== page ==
When we say we have the “Word of God,” are we just using religious terminology? After all, that’s a pretty bold claim! Actually, when conservatives say this, we mean it quite literally, but is that an intellectually viable claim or must we resort to saying we should just take it “on faith”? There is so much to say about this. Let me give just a few basic distinctions to be made if you find yourself asking this kind of question and want answers.

Inspiration, Providence, and Autographs

   The first distinction to be made here is between what has been labeled the "inspiration" of Scripture (it’s being God-breathed) and the "providence" of God in maintaining a reliable representation of the original autographs (the documents written by the original author). We’re only claiming that the original autographs are inspired and therefore inerrant (without error). In fact, we might be able to agree that in some instances the copies and translations of the autographs (which is all that we have today) do have some errors. But the claim of inspiration of the autographs is supported by its transforming power in the lives of people, Scripture itself (2 Timothy 3:16; 2 Peter 1:20-21), and by its standing up to historiographical and literary scrutiny.   

The notion of inspiration is coherent

   That the Bible, as it exists today, contains the “very words” of God cannot be demonstrated with absolute and definitive proof. Literary and historiographical studies aren't designed to study such claims per se. Concerning inspiration, there quite simply is an element of faith, but it is not blind faith.

Concerning inspiration, there quite simply is an element of faith, but it is not blind faith.

   The Bible-believer does has a strong case in demonstrating to a skeptic the coherence of inspiration in light of our worldview and the evidence at hand. Firstly, the nature of God—as seen in Numbers 23:19, 1 Samuel 15:29, Titus 1:2, and Hebrews 6:18—entails an inability to speak falsehood and therefore divine authorship necessarily implies inerrancy. Therefore marshaling evidence in support of inerrancy is tantamount to supporting the claim that the autographs were inspired.[1] Inerrancy does not necessitate inspiration, but inspiration does seem to be the best explanation of an inerrant work written over the course of hundreds of years by 40+ human authors. The challenge for the skeptic, then, is in finding an error in Scripture, a task that I'm convinced has been thwarted for thousands of years.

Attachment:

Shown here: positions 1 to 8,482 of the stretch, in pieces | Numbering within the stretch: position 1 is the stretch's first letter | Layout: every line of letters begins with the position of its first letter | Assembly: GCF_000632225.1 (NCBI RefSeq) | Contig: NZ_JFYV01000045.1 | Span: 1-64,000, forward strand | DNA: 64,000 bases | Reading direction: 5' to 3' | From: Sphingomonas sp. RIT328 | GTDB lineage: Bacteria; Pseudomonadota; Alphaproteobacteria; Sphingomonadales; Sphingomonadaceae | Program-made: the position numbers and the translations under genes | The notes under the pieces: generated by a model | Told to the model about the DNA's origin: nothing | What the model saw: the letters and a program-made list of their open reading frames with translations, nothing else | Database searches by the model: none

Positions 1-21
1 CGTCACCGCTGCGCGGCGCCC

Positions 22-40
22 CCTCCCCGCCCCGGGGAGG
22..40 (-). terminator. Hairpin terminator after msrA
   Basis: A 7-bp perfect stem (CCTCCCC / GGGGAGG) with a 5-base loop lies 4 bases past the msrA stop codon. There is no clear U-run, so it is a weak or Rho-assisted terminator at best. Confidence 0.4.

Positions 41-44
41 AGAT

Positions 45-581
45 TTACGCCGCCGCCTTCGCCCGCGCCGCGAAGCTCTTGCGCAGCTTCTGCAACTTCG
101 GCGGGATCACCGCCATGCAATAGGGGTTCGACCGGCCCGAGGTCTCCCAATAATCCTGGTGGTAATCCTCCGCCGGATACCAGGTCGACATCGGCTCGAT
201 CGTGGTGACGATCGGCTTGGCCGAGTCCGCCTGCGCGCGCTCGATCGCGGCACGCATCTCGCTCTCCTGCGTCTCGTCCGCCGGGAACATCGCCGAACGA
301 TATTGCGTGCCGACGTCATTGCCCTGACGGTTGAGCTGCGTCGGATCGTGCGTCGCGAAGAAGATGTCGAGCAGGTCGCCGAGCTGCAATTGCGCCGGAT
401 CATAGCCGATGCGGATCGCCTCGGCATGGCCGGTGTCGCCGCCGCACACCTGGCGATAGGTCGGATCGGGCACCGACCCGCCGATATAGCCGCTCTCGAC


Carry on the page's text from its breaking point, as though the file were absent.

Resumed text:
Secondly, one must demonstrate that the manuscripts that are available today are accurate representations of the originals. Textual criticism is the process by which scholars conclude, by studying the hundreds of ancient manuscripts (copies) of the text, which reading of the text (or passage) is likely to be the most representative of the original. The fact is, only ten percent of the Old Testament manuscripts are disputed and of the ten percent, most of the variances (differences) have little effect on the meaning of the texts in question.[2] There are even fewer discrepancies in the New Testament.[3]

Providing the evidence

   It seems to me that the skeptic is quite rational is asking for evidence that a supernatural event has taken place in the instance of inspiration. That sort of thing doesn’t happen very often after all, and if we say it did, we should be able to explain why we believe that. Demonstrating the historical reliability and internal continuity of the books within Scripture go a long way in this regard. That contemporary archeology and science are consistent, or at least not at odds, with biblical claims also provide reasons to think that such an event has transpired. Demonstrating both inspiration and providence truly relies on a cumulative case of the evidence though. For instance, the incredible number of early manuscripts available for comparison along with the incredible number of messianic prophecies fulfilled by Christ both point to providence and inspiration.

   Stay tuned for a future post explaining some more of this evidence. Also, we will discuss how we might approach the question of the reliability of Scripture in general. In the mean time, for reading on this cumulative case, I'd highly recommend these sources as starting points:  

  • Kitchen, K. A. On the Reliability of the Old Testament. Grand Rapids, Mich: W.B. Eerdmans, 2003.
  • Komoszewski, J. Ed, M. James Sawyer, and Daniel B. Wallace. Reinventing Jesus: How Contemporary Skeptics Miss the Real Jesus and Mislead Popular Culture. Grand Rapids, MI: Kregel Publications, 2006.
  • Blomberg, Craig. The Historical Reliability of the Gospels. Leicester, England: Inter-Varsity Press, 1987.

[1] Stephen L. Andrew, “Biblical Inerrancy,” Chafer Theological Seminary Journal 8 1 (2002): 3-7.

[2] Lee M. Fields, Hebrew for the Rest of Us: Using Hebrew Tools without Mastering Biblical Hebrew (Grand Rapids, Michigan: Zondervan, 2008), 43-44.

[3] Read this book: Reinventing Jesus.

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